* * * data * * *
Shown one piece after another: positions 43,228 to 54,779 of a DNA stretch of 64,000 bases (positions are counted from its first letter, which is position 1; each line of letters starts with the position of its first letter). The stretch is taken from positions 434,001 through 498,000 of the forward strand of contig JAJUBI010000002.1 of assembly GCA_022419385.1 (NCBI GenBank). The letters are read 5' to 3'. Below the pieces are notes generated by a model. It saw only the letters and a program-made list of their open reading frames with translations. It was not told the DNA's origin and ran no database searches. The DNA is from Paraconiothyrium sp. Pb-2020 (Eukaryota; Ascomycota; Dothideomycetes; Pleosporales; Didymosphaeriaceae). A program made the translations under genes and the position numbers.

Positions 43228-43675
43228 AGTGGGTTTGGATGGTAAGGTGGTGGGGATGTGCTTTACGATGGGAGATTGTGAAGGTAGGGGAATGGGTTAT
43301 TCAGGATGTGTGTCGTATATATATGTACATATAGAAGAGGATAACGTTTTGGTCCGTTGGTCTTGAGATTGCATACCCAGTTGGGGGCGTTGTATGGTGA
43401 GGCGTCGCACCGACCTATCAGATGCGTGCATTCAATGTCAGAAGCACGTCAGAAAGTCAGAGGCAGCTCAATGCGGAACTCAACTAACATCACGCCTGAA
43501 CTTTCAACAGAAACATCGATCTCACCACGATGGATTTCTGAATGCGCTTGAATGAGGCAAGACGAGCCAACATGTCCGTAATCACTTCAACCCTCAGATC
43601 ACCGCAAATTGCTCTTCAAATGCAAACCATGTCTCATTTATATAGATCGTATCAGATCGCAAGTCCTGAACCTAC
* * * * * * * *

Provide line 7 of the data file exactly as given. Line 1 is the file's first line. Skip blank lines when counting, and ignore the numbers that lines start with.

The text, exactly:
43601 ACCGCAAATTGCTCTTCAAATGCAAACCATGTCTCATTTATATAGATCGTATCAGATCGCAAGTCCTGAACCTAC